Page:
Check the Expiration Date
Gift cards branded by credit card companies can and do expire. Rules for store cards vary by state. In California, it’s against the law to expire store cards (which is why I’ve been hoarding cards to Best Buy for over a year). Other states leave it to store policy. If you’re not sure, ask before you buy the gift card.

Make Sure the Store is Financially Stable
You can’t completely predict these things, but if the store is looking shabby or the news is shouting that the store is in trouble, don’t buy a gift card to it. No one could predict that Sharper Image would go under so quickly, but I don’t think many people were surprised by the demise of Linens ‘n Things – at least not anyone who got married in the last few years or frequents consumer message boards.

When In Doubt – Give Cash
Some people think giving cash is crass, but we appreciated the checks we received for our wedding. If you just can’t decide where to buy a gift card, then cash in a card is simple and straightforward. It doesn’t require the recipient to do anything except put the money in their wallet and spend it as they please. You also don’t have to make a special trip to buy it.

As I’ve said before, if you really can’t figure out what to get someone, then maybe they shouldn’t be on your gift list. However, there are times when I’ve really appreciated receiving a gift card. Other times, it’s left me wondering whether the person knew me at all. If you plan to give gift cards this holiday season, spend a little effort choosing a card to the right store. Don’t default to the store you’re shopping in at the time.

This year my mom proposed nixing one Christmas gift exchange. We cancelled another one last year. My husband and I will be out of town for the first of two potential white elephant exchange. I haven’t decided yet whether to join the second one, if it happens. Frankly, I’m relieved to be sitting them out. So when do you say yes or no to a Christmas gift exchange?

Reasons to Say Yes to a Christmas Gift Exchange
You have room for the gift in your budget.
You enjoy shopping for something anyone will enjoy.
You enjoy the suspense of wondering what you’ll get.
You don’t want to upset a long-standing tradition.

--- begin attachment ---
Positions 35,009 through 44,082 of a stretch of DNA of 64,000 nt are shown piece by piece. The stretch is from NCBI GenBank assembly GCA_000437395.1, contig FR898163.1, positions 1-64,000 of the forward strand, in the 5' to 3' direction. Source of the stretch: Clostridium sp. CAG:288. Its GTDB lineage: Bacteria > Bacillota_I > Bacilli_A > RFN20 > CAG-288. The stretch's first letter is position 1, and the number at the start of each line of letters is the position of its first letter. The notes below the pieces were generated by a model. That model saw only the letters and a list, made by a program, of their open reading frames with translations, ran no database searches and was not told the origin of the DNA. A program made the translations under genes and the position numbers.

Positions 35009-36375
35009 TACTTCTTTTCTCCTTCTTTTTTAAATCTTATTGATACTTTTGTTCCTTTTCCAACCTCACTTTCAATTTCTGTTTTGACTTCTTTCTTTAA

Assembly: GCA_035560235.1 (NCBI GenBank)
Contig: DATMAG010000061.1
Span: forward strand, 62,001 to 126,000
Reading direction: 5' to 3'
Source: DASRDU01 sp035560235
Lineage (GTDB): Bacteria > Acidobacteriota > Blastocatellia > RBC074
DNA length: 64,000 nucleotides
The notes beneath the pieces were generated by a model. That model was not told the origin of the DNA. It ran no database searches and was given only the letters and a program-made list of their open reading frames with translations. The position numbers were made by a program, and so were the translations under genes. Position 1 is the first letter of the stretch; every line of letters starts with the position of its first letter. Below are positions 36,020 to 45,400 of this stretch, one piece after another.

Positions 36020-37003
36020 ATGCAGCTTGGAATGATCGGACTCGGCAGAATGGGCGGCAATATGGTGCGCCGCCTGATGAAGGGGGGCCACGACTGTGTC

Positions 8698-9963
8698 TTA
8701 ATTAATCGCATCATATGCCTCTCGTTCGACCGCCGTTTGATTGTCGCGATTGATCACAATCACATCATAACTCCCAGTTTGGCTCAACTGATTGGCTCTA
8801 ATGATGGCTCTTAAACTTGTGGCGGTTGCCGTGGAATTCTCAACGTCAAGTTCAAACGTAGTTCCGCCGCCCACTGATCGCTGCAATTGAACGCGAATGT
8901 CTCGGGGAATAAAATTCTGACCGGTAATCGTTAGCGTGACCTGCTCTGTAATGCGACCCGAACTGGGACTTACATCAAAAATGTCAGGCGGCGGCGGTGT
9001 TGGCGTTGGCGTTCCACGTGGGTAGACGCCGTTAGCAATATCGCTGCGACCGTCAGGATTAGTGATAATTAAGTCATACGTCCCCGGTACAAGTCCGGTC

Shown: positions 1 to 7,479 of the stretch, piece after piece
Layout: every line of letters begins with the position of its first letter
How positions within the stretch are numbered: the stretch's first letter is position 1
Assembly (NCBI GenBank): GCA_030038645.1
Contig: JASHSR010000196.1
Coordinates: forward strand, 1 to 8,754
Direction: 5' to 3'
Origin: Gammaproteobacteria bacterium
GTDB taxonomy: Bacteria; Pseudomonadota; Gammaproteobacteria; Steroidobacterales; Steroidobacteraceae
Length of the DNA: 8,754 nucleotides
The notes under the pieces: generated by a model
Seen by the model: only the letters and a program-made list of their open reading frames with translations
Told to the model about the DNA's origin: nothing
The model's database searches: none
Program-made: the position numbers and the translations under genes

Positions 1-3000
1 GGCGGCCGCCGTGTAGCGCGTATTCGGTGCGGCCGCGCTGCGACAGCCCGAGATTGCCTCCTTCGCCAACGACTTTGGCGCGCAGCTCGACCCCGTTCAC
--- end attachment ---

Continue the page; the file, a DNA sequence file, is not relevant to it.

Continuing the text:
Not participating will cause tension in your office.
Not participating will cause tension with your family.

Reasons to Say No to a Christmas Exchange
You can’t afford it this year.
You always re-gift whatever you get the next year.
You don’t particularly enjoy gift exchanges.
Several people in your office routinely sit it out.
It’s not a long-standing tradition, so no offense will be taken.
You’re trying to reduce the amount of stuff you own.

How to Say No to a Gift Exchange
When you decide not to participate in a Christmas gift exchange, you run the risk of offending someone. Some people might call you a Scrooge. Others might accuse you of being cheap. And others will just think you’re weird. Use these strategies to deflect the tension when you say no.

Explain that you’re committed to reducing your debt this year, and every penny counts. Most people can appreciate that you have a larger goal and will want to support you in that.

Explain that you’ve decided to give more to charity this year and will be using your normal exchange allotment for that purpose. How can anyone accuse you of being a Scrooge when you’re helping others? (You can use this excuse even if you can’t afford to give to charity.)

Explain that you’re trying to reduce the amount of stuff you acquire in order to reduce your environmental impact. Again, it’s tough for someone to make you feel guilty for that.

Explain that you’ve already committed to two exchanges and that’s the limit in your budget this year.

Explain that you’ve hated Christmas since you were five because your dad left, your dog died, and your house burned down all on Christmas Day.

If it’s someone you’re close to, be honest. If finances are tight for everyone who participates, that first no might be enough to get everyone to reconsider.

If you can’t say no, then weasel out of it later. This only works with a one-day exchange, not a secret Santa, but you have three options:

  • Claim you forgot to bring it, then hide in your office.